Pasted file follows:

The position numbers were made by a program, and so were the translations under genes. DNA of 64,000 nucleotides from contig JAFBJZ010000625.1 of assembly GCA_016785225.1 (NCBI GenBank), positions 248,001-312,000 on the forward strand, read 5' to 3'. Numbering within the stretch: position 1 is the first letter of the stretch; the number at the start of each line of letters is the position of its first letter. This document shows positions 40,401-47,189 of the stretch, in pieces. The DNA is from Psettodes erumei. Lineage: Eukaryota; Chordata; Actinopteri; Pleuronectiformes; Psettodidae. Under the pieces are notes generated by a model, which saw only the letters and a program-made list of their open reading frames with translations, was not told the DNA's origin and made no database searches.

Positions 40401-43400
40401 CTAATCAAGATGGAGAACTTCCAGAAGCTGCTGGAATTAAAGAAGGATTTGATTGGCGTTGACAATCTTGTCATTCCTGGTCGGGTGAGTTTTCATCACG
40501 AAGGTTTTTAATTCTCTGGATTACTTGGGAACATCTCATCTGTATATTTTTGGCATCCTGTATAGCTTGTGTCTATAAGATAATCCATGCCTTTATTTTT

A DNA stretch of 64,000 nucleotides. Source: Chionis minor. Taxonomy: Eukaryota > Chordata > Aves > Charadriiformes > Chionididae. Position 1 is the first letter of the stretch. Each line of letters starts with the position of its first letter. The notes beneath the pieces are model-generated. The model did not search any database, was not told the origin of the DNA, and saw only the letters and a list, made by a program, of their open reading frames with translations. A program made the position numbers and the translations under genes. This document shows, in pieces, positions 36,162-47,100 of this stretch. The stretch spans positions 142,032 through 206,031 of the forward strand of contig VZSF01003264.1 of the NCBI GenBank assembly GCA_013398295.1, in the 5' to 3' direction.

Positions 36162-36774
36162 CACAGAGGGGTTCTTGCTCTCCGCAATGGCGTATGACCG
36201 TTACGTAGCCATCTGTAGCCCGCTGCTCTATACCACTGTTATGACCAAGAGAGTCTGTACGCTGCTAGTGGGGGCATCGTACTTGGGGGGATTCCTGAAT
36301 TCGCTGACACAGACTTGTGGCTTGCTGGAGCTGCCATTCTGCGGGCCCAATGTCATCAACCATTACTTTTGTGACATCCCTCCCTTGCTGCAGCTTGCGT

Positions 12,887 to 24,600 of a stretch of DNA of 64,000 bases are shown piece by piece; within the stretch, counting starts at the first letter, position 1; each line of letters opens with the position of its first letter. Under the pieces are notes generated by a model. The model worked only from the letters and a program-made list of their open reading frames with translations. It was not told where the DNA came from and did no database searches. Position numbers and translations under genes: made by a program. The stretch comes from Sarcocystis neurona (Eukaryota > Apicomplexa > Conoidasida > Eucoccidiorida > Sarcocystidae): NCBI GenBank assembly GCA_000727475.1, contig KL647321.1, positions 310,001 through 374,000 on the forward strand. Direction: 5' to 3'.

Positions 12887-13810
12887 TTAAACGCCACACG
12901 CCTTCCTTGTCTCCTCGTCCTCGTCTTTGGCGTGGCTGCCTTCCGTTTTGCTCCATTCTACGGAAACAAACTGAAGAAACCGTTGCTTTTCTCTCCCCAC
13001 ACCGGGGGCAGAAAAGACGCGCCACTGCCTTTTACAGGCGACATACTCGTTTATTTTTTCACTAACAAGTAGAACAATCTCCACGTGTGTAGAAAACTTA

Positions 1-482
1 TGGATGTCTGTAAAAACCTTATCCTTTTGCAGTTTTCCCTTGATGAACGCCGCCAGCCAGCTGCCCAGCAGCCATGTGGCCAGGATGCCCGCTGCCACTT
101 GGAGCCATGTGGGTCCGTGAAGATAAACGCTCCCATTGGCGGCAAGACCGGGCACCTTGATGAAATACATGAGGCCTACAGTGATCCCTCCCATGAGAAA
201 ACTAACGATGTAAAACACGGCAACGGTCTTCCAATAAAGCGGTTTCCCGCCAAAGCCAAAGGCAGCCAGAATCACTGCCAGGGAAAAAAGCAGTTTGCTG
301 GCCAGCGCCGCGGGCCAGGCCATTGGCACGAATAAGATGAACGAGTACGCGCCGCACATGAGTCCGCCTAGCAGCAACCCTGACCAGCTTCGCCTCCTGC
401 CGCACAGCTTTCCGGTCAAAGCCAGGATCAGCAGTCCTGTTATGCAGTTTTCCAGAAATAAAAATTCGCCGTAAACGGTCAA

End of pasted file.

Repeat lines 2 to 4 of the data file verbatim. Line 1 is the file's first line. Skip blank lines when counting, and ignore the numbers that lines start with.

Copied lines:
Positions 40401-43400
40401 CTAATCAAGATGGAGAACTTCCAGAAGCTGCTGGAATTAAAGAAGGATTTGATTGGCGTTGACAATCTTGTCATTCCTGGTCGGGTGAGTTTTCATCACG
40501 AAGGTTTTTAATTCTCTGGATTACTTGGGAACATCTCATCTGTATATTTTTGGCATCCTGTATAGCTTGTGTCTATAAGATAATCCATGCCTTTATTTTT